Alberta wilderness therapy program secures funding for future

An Alberta wilderness therapy program has secured the necessary funding to continue.

The Shunda Creek Treatment Centre, operating west of Rocky Mountain House, was facing closure by the end of this summer.

The site’s infrastructure — trailers for sleeping, showers and group space — are in poor condition and in need of replacement. The non-profit Enviros has been seeking approval from a lender to purchase a new site near its current location.

Alberta Health Services announced Thursday the organization had secured funding with the support of AHS and the province.

“We are absolutely thrilled that we will be able to continue providing this invaluable program, and that young Albertans will continue to benefit from this unique and important treatment,” Enviros CEO Hazel Bergen said in a news release.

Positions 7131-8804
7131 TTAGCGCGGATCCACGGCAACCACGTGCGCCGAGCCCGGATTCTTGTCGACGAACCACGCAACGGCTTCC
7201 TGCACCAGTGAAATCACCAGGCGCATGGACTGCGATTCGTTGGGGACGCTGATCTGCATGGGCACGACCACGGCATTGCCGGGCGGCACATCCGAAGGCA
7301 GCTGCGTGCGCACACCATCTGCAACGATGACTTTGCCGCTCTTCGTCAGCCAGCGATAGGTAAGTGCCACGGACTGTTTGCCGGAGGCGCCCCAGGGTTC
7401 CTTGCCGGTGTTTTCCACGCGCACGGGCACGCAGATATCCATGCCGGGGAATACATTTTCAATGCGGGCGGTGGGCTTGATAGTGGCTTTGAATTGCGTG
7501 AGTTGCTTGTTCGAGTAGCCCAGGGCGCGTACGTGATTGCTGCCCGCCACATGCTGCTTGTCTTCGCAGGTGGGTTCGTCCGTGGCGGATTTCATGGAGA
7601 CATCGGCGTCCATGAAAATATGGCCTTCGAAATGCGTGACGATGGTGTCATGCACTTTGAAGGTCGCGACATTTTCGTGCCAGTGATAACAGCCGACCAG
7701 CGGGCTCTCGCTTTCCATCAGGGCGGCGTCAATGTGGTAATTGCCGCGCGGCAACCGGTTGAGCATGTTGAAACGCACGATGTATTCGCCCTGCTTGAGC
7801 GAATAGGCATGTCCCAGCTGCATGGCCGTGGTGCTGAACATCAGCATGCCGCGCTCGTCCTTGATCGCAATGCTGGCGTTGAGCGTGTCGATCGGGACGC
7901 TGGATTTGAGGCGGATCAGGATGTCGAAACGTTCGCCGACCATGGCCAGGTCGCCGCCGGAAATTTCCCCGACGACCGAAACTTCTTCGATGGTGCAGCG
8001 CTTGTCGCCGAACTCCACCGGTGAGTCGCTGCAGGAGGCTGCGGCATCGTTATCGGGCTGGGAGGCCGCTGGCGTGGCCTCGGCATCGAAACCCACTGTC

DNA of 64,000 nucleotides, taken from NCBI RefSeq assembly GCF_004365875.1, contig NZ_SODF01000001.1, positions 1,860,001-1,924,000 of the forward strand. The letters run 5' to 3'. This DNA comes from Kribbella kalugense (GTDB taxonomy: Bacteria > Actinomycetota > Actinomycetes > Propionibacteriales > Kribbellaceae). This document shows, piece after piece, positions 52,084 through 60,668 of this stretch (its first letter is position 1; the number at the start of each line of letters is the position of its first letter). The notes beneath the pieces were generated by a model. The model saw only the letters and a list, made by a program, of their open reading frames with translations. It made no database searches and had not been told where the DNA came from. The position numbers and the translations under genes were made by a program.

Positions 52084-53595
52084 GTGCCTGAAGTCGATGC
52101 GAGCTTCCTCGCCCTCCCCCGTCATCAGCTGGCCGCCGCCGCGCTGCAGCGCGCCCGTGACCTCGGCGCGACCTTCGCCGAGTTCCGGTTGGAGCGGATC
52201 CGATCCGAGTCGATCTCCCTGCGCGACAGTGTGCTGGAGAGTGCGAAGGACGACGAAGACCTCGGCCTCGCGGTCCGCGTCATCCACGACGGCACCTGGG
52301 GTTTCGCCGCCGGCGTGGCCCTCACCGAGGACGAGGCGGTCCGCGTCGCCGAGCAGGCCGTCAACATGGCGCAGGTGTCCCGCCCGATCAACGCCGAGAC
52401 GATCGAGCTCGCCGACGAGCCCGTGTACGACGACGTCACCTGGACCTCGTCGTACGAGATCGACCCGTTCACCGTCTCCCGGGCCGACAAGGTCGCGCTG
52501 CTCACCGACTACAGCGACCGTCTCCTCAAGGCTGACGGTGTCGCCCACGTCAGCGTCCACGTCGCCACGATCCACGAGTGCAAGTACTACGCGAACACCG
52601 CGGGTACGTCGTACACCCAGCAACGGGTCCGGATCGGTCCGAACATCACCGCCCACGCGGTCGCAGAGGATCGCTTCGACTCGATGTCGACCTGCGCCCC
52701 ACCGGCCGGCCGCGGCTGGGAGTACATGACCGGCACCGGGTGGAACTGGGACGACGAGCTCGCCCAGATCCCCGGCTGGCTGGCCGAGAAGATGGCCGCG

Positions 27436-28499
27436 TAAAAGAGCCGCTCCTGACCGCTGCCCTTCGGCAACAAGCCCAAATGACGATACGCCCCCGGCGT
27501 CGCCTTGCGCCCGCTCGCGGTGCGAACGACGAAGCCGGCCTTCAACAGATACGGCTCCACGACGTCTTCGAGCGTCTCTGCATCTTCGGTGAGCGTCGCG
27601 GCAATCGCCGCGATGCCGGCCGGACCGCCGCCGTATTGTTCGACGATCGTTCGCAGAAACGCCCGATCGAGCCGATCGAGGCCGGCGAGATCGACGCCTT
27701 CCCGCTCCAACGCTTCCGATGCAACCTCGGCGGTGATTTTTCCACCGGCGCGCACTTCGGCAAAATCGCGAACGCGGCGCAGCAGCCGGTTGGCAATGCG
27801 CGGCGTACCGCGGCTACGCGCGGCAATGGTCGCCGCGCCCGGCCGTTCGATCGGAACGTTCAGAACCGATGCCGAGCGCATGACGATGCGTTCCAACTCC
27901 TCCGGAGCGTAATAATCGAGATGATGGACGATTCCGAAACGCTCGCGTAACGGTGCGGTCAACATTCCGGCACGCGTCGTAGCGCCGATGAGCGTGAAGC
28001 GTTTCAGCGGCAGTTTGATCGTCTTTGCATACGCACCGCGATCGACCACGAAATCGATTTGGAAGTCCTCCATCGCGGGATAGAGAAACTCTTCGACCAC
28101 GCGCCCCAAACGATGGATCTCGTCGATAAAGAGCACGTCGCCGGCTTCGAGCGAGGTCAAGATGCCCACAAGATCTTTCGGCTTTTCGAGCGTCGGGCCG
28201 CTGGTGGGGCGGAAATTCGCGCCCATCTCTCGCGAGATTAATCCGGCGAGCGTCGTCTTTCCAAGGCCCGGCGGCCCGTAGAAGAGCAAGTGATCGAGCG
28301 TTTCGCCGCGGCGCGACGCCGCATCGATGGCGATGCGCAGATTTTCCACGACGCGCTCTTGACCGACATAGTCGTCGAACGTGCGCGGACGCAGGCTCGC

“We are grateful for the support of AHS, the provincial government, and our alumni, staff and supporters who believe so strongly in this program.”

AHS leases the current location from Alberta Infrastructure. It also funds the 90-day program, which since 2009 has used wilderness programming —  including hiking, canoeing and rock climbing — as a means to treat addiction and mental health in men aged 18 to 24.

“Enviros Shunda Creek provides a proven, successful service to young Alberta men, and we are very happy that the program will be able to continue at a new location,” Sherie Allen, the AHS addiction and mental health senior operating officer for central zone, said in the release.

Former clients started a GoFundMe earlier this month to raise money for the camp’s future. As of Thursday afternoon, it has brought in around $27,000.

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